Why Protesting Matters

Often protesters are made fun of, being told that simply standing or marching in a street while holding signs isn’t enough. That is where protest critics couldn’t be more wrong. Personally, I have attended many protests. Most recently, the second annual Women’s March. I’ve noticed that three things always happen: people counter-protest, petitions are sent around and there are always people that pass by and show some sign of support. These three things alone prove why protesting matters.

Many protests have political connotations, making them the perfect place to pass around petitions, gaining many more signatures than they would have without protests. For those who pass by and react, whether or not they support the protest at hand, prove that word is spread about the issue being protested. Even the people that simply walk by will at least think about it, completing the ultimate goal of the protest- to raise awareness.

For those that tell protesters that they won’t make a difference, look at the textbooks. Realize that some of the most influential people in the last two centuries that are talked about every day in classrooms and conversation all over the world were protesters. Martin Luther King Jr., a name almost everyone in the United States knows, was one of the largest influences of the Civil Rights Movement. And he protested endlessly. He led a citywide boycott of the Montgomery Bus System after many people of color were denied the right to sit in whichever seat they wanted. After “382 days of walking to work, harassment, violence and intimidation for Montgomery’s African-American community”, Montgomery lifted laws on segregation in places of public transportation. He is the perfect example of how protesters can and do make a difference.

The Women’s March 2017 was the largest march in history, taking place in all seven continents. I was lucky enough to partake in the one in 2017, and the one in 2018. Something I remember after the first Women’s March was reading many online posts talking about how it was pointless, and did nothing to actually change anything. I was baffled as to why women would not be supporting an event that is all about supporting women. Isn’t it in their best interest? I knew in my mind that just the march alone will go down in history with its size. I also knew that it would spark a political revolution, which it clearly did with the #MeToo movement spreading later that year. So it wasn’t all for nothing.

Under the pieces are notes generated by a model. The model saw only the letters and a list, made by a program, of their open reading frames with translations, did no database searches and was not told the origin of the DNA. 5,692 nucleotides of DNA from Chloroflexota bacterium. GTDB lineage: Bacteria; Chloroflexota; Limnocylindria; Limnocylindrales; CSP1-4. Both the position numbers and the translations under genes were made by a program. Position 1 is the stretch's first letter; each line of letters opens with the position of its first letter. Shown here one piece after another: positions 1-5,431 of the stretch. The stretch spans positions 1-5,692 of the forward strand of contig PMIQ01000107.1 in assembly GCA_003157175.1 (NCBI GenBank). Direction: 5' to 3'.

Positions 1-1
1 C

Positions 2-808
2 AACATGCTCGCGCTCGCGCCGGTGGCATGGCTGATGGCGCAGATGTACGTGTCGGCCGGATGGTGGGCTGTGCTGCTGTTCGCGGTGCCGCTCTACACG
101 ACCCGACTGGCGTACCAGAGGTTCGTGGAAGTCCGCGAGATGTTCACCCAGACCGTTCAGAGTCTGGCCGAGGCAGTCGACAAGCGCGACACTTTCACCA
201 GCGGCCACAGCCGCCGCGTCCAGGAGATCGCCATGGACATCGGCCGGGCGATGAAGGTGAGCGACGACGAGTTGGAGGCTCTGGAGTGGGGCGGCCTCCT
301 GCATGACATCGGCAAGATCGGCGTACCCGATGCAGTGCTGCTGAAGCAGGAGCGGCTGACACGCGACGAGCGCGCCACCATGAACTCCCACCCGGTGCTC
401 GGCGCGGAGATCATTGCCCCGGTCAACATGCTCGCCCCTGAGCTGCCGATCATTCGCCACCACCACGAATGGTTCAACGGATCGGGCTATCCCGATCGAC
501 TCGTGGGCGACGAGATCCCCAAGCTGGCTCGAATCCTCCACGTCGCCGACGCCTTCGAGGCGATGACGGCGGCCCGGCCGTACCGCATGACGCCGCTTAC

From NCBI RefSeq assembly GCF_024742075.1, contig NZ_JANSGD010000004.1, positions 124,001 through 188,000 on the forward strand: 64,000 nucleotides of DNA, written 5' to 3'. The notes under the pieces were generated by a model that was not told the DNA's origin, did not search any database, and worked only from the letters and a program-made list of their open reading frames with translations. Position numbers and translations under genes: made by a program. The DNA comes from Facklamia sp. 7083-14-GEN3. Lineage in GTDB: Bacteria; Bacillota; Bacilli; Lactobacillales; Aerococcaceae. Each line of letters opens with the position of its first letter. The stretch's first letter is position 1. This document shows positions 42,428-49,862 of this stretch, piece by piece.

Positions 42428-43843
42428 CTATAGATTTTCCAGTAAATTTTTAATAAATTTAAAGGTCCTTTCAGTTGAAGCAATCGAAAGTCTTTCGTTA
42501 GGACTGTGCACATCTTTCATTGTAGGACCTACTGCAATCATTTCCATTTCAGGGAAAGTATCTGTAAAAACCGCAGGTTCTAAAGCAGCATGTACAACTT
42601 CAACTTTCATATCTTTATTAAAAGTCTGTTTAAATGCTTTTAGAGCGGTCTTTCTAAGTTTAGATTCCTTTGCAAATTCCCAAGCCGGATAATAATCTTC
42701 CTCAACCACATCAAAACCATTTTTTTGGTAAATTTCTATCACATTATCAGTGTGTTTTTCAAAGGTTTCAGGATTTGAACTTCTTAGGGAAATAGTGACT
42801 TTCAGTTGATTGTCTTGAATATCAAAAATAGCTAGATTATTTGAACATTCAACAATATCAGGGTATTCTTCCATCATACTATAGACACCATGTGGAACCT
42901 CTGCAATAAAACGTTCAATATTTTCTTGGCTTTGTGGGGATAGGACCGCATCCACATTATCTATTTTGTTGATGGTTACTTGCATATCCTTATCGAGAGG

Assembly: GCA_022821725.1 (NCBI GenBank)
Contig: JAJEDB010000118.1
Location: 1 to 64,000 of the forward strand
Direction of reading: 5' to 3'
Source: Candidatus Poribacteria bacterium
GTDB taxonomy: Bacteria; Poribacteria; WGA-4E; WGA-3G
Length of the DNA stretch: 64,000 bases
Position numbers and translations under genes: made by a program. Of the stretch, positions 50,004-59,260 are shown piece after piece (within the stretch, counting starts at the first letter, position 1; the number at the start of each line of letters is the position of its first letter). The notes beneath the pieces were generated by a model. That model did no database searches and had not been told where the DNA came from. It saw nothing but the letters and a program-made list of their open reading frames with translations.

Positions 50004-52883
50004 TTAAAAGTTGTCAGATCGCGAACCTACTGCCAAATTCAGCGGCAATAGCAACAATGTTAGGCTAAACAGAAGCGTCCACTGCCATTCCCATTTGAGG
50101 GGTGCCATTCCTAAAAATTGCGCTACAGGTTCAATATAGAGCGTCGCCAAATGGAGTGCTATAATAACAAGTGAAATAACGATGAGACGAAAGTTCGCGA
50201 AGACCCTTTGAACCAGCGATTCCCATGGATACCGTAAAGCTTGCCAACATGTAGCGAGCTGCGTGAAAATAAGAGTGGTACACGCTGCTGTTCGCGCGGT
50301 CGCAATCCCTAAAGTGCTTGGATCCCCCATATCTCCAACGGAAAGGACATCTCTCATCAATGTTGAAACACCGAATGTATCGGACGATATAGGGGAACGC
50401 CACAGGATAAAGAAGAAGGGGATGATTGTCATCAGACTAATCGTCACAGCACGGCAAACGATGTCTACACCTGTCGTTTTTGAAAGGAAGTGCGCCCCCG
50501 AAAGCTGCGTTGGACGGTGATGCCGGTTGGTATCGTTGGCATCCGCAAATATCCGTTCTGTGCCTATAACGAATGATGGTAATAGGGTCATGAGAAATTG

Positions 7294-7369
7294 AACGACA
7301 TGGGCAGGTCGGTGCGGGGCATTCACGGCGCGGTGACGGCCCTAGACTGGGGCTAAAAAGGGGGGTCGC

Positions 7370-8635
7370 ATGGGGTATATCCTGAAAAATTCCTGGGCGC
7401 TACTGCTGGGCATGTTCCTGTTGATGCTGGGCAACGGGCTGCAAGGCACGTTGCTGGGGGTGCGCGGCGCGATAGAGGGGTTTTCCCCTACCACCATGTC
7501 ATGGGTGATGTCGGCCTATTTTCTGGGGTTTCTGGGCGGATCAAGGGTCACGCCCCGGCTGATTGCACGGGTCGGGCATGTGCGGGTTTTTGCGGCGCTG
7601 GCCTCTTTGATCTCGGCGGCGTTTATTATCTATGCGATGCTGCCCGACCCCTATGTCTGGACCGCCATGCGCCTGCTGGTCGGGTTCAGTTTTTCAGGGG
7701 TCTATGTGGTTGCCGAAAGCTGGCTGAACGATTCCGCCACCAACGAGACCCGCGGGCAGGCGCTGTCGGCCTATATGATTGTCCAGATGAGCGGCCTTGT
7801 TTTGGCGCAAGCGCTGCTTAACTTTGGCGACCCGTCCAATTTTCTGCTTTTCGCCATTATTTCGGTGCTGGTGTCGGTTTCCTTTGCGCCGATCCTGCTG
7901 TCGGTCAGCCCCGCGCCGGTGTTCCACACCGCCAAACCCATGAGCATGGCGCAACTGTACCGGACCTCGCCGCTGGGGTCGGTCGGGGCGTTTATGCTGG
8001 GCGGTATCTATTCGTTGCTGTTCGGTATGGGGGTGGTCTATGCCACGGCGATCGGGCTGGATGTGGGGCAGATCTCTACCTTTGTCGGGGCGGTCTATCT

But still, why would women openly insult this event? I didn’t feel disdain for these women, I was just confused. I still wonder about this today, but an article has been etched in my memory that perfectly represents what I would like to say to every one of the women who doesn’t support the Women’s March, or protesters in general.

So to those who still don’t believe protesters make a difference, who think protesting  is silly in general, and who hiss at the protesters in the street: you’re wrong. The whole point of protesting is to raise awareness, so even just holding up a sign in the street is doing something. Political revolutions have sparked from protests and have been the starting points for some of the most historically important people in the United States and the world. Protests and boycotts were at the heart of the American Civil Rights Movement, which was instrumental to improving the lives of people of color in the United States. If you ever get stopped at a protest, just ask the person: why are you so afraid of change? Because they certainly aren’t stopping you simply because they are annoyed. Keep practicing what you preach, protesters. What you do matters.

Photo: Joy C. Lundberg

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